Taylor Wolff found guilty of second-degree murder in James Carlson’s death
The verdict was met with quiet sighs of relief and rejoice from the courtroom filled with family and friends of Carlson.
Judge Gerald Allbright read his 72-page decision on Friday at Saskatoon Court of Queen’s Bench. Allbright provided a detailed summary of the evidence and testimony from several witnesses throughout the trial. Ultimately, it was testimony from Lindsay Reiber, a friend of Wolff’s, that carried the most significance for Allbright.
Reiber told the court that in 2008, Wolff told her that he had gone to Carlson’s home in Watrous to confront him about money and shot him when Carlson attacked him with a sword.
According to testimony, Reiber had never been to Carlson’s home, and court heard a sword was recovered by police from Carlson’s home. The sword was in its sheath when investigators found it.
Court heard from Reiber that Wolff was upset with Carlson over money.
Wolff was arrested in October 2007 by Saskatoon police, for possession of drugs and cash. Wolff was charged with trafficking and it was revealed that he intended to sell the drugs to Carlson. A hearing was scheduled for June 2008, and Carlson was set to testify against Wolff.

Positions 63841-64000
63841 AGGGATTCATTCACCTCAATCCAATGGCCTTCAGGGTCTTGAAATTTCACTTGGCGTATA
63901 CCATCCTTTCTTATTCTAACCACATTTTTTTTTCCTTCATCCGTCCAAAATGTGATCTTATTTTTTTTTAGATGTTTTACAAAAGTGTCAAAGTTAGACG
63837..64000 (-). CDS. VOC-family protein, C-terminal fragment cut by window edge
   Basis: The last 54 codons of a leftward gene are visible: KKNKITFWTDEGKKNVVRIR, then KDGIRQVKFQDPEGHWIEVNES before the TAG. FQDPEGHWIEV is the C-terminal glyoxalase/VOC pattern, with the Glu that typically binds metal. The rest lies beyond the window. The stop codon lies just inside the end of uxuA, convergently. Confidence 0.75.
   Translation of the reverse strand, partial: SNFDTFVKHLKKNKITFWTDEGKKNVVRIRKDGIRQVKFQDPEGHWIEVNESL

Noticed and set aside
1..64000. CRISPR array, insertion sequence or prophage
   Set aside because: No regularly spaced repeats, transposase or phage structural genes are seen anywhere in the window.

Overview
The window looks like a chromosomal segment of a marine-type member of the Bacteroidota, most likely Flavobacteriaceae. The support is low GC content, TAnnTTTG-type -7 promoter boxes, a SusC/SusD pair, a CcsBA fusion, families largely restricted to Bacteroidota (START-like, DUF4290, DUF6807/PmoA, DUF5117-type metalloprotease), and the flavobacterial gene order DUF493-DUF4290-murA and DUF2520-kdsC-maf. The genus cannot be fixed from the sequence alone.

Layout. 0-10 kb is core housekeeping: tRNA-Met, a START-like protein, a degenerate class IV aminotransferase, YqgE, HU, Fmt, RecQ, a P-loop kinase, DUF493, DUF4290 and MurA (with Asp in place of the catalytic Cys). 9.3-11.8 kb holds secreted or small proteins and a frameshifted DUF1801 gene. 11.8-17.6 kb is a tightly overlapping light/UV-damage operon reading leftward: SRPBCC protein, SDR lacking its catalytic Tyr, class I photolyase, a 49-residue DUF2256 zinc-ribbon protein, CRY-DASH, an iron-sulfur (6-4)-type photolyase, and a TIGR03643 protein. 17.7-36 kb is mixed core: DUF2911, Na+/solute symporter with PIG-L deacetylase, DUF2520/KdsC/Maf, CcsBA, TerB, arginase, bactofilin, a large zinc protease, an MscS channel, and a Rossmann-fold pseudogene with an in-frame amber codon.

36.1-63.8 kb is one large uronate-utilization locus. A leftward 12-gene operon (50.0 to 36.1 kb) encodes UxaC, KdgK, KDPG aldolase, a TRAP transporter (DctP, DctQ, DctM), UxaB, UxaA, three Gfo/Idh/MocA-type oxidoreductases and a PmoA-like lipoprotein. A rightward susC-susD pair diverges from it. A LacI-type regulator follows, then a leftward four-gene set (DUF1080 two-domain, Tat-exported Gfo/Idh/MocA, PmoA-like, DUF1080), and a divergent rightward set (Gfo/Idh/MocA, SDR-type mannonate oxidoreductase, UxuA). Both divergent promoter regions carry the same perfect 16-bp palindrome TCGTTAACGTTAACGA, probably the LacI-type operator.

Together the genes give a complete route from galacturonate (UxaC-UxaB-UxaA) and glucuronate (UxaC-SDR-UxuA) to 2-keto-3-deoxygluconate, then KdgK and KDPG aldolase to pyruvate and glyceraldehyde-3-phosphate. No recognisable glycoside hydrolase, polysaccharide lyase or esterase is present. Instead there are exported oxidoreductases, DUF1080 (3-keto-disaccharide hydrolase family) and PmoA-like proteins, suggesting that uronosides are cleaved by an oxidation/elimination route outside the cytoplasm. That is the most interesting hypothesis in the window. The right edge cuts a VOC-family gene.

On May 14, 2008, Carlson disappeared; he was last seen in a video store, and his car was found on a rural property near Rosthern, two years after his disappearance.
RCMP said there was evidence found in a search of Carlson’s home that proved he was killed. Eight years later, Wolff was charged with second-degree murder.
The defence argued that Reiber was an unreliable witness due to her past with drugs and criminal record. She was a police agent in 2013, and was paid for information.
Court did hear from another witness that claimed Wolff told her that he would “take care of the rat” in relation to the hearing.
Wolff faces life in prison with no chance of parole for at least 10 years.
Court is adjourned until Sept. 5, when the Crown and defence will argue parole eligibility.
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